Pitch is the distance a propeller would move in one revolution if it were moving through a soft solid, like a screw in wood. When we list an outboard four-blade Pro Max prop as a 14-1/2 X 32, we are saying it is 14-1/2 inches in diameter with 32-inches of pitch.
Pitch is measured across the face of a propeller blade. Actual pitch can vary from the pitch number stamped on the prop. Modifications made by propeller shops may alter the pitch. Undetected damage from a submerged object may result with a bent blade, altering the pitch as well.
There are two common types of pitch; constant and progressive. Constant pitch means the blade pitch is the same – from the leading edge to trailing edge. Progressive pitch, referred to as blade camber, starts low at the leading edge and progressively increases toward the trailing edge. The pitch number, “32” in the Pro Max example, is the average pitch over the entire blade.
Pitch is like another set of gears. Since an engine needs to run within its recommended maximum rpm range, proper pitch selection achieves that rpm. The lower the pitch, the higher the engine rpm. Mercury Racing propellers are designed so that a one-inch change in pitch results in a 150 rpm change in engine speed.
A lower pitch propeller may provide greater acceleration for water sports activities, but your top speed and fuel efficiency may suffer. If you run at full throttle with a prop selected for acceleration and not top-end speed, your engine rpm may be too high, placing an undesirable stress on the engine. If you select too high of a pitch, your engine may lug at a lower rpm – which can also cause damage. Acceleration will be slower as well. It will be reduced further with a full load of fuel and maximum capacity of people on board.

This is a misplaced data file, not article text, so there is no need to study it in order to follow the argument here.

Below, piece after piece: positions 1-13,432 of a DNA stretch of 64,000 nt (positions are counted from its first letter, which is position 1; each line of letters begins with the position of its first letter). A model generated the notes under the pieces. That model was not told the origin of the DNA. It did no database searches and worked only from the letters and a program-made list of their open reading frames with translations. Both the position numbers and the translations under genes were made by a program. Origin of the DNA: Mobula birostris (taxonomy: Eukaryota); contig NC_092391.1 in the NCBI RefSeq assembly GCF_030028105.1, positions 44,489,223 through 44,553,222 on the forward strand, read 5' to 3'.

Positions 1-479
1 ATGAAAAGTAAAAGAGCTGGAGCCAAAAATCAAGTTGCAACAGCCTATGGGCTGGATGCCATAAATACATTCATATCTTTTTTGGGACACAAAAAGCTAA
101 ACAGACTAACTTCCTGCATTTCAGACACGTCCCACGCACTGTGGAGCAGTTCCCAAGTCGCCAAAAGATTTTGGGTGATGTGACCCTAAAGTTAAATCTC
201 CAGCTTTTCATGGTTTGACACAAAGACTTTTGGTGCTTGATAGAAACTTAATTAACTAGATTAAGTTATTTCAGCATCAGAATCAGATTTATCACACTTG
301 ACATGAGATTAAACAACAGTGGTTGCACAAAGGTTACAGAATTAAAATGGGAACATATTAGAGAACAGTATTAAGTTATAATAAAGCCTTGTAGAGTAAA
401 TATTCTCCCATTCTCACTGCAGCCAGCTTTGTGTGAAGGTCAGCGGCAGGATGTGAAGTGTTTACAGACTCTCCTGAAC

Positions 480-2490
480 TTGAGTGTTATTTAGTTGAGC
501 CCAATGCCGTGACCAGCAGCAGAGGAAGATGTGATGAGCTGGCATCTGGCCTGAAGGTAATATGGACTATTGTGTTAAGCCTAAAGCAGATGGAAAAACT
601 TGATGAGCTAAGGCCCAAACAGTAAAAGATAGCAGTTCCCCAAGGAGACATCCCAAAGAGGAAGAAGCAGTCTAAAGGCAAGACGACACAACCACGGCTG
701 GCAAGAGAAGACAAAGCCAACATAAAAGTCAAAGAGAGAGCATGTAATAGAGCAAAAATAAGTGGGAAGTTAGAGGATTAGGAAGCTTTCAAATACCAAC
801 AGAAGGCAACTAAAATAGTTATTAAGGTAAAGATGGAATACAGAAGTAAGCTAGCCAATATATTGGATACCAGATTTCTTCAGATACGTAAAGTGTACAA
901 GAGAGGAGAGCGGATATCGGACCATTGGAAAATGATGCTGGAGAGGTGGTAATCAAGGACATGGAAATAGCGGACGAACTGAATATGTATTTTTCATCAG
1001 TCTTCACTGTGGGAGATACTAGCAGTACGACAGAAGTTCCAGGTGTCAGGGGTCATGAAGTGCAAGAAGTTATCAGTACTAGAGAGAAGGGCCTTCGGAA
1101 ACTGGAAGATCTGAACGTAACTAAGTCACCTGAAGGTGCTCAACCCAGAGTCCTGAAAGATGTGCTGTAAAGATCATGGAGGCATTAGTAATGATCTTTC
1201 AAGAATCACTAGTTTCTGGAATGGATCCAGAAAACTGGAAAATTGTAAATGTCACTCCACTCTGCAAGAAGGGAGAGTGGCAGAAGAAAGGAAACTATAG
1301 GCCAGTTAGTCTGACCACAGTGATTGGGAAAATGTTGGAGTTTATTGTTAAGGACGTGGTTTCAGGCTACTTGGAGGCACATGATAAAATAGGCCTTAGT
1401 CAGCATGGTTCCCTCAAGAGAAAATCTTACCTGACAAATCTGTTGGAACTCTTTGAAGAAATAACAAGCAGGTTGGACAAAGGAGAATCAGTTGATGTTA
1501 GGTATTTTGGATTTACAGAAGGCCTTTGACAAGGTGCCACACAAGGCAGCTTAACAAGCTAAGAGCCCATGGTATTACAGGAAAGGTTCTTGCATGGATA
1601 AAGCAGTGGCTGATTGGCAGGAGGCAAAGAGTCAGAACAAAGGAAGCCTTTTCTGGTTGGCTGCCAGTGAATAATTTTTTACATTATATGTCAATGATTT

Proper pitch selection allows the engine to operate near the top of its recommended rpm range at light load (1/2 fuel tank and two people). Using this pitch selection method, the engine usually operates near the low end of the recommended engine operating range when the boat is fully loaded (full fuel tank, boating gear, full live wells, and maximum capacity). Full load engine speed is usually reduced 200 to 300 rpm. The power output of naturally aspirated engines can be affected by high heat and humidity which is another factor that can reduce engine speed by 200 to 300 rpm.
The Mercury Racing Prop Slip Calculator App is very helpful in determining the proper pitch for your application.
Smart, pressure charged engines like the supercharged 400R outboard and our turbocharged QC4 sterndrives will auto-regulate power output for heat and humidity. Adaptive Speed Control, a standard feature on our 250R and 300R outboards, is another factor to consider when dialing in your boat for maximum power and top-end speed.
In my next Prop School post, I will discuss blade rake.